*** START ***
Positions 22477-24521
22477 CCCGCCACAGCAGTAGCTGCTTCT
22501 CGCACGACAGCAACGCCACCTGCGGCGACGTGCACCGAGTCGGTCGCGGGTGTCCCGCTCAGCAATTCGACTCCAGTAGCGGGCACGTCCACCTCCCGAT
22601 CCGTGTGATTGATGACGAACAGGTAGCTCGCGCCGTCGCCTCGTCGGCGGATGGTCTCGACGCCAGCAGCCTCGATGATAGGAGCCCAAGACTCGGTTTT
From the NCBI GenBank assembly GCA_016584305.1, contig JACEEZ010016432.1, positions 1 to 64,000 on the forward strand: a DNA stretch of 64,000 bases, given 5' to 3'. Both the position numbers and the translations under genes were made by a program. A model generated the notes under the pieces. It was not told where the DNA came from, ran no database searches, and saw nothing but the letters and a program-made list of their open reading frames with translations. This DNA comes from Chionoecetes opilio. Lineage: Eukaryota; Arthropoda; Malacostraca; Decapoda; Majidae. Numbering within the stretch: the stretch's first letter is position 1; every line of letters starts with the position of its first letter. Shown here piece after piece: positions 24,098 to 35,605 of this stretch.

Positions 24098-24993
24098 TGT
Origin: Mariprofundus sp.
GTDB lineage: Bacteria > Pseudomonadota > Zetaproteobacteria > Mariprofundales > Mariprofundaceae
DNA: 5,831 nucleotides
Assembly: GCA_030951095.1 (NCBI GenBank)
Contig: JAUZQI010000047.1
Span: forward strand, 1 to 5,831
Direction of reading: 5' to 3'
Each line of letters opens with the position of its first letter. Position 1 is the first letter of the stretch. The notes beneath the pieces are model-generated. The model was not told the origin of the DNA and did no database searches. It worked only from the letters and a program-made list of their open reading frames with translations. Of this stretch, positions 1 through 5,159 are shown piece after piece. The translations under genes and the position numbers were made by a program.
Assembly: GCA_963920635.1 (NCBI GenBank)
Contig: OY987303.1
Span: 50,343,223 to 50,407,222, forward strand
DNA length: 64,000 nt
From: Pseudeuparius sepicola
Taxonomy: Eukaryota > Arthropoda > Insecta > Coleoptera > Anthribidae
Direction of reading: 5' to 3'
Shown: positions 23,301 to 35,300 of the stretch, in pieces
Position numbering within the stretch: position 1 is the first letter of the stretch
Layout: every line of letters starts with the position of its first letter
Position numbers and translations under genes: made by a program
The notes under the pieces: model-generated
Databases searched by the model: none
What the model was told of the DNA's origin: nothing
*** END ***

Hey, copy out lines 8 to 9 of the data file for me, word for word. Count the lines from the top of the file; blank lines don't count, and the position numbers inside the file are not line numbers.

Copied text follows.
Origin: Mariprofundus sp.
GTDB lineage: Bacteria > Pseudomonadota > Zetaproteobacteria > Mariprofundales > Mariprofundaceae